The culturing amount of samples (1000 μl) was plated directly, and serial dilutions were plated on three specific culture media to the through pour plate with man rogosa sharp agar, (Merck Germany). It was done with 2 replications and for better isolation of LAB to support the growth of Lactobacilli, with 0.5% glucose (Merck) and 0.25% L-cysteine. The agar plates were incubated at 37°C under anaerobic conditions of 10% H 2 , 10%, CO 2 and 80% N 2 ) in a chamber Mac 500 (Mart System, Netherlands) for 48-72 h and then colonies were counted. Colonies with different morphologies were purified by streaking on the appropriate media and tested for catalase reaction, Gram-staining, and microscopic examination. All isolates, which were oxidase and catalase-negative and Gram-positive bacillary form [Figure 1] and then colonies were counted.
Since the bacterial counts in breast milk was not normally distributed, the Mann-Whitney test was applied to test the differences between two groups of infant gender, Mod of delivery (vaginally/cesarean), area (urban and rural) and lactation time (first 3-month/after 3-month). The Poisson regression was used to assess the effects of infant gender, mode of delivery, urban and rural and lactation time on the bacterial counts. Statistical analyses were performed using SPSS software (version 20).
| Results|| |
Among 40 participated mothers in this study the overall incidence of positive Lactobacillus in mother's milk was obtained as 87.5%. Minimum, maximum and median of log 10 bacterial counts (cells/ml) of breast milk among the positive mothers was 1.55, 5.04 and 3.18, respectively. [Table 1] shows characteristics of studied mothers. [Table 2] denotes median, interquartile range and results of Mann-Whitney test for log 10 bacterial count cells/ml based on (infant gender, mode of delivery, urban and rural life and lactation time) urban and rural life and lactation time were significant (P < 0.05). [Figure 2] shows median of log 10 Lactobacillus counts in mother's milk by mode of delivery, lactation time and urban and rural life. The median of log 10 Lactobacillus counts in rural mothers is higher than urban mothers.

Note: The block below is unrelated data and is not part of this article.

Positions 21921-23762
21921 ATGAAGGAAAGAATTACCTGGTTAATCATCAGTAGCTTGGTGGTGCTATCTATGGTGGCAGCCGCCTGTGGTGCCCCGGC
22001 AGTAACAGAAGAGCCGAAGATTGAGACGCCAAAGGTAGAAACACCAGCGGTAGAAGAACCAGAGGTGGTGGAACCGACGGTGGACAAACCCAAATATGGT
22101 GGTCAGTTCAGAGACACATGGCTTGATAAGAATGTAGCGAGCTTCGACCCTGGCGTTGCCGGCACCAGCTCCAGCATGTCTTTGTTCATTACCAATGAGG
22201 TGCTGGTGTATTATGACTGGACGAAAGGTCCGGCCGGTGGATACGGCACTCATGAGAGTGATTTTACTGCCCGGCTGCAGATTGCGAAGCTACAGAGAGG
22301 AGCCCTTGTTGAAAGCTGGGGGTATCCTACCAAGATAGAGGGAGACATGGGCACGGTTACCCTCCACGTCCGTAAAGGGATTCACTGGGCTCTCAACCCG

|Figure 2: Median log10 Lactobacillus counts in breast milk samples by mode of delivery, lactation time and rural or urban|
Click here to view
|Table 2: The completion of Lactobacillus counts based on various variable|
Click here to view
[Table 3] shows the results of Poisson regression. All of the variables (mode of delivery, urban and rural life, lactation time, infant gender and maternal age) were significant in this regression model (P < 0.001). The impact of mode of delivery on mean of Lactobacillus counts in milk for a mother with vaginal delivery to a mother with cesarean delivery is an increase by factor exp (0.303) = 1.35. The mean of Lactobacillus counts in rulal mother's milk to urban mother's increase by factor exp (0.735) = 2.08. The impact of lactation time on the mean of Lactobacillus counts of mother's milk is an increase by exp (1.517) = 4.56 for the first 3-month to after 3-month. The mean of Lactobacillus counts in mother's milk with female infants to male infant was decreased by factor exp (−0.656) = 0.518. With 1-year increase in mother's age, the mean of Lactobacillus counts in her milk decrease by factor exp (−0.068) = 0.93. All of the above results were based on adjusting of other variables in the Poisson regression model.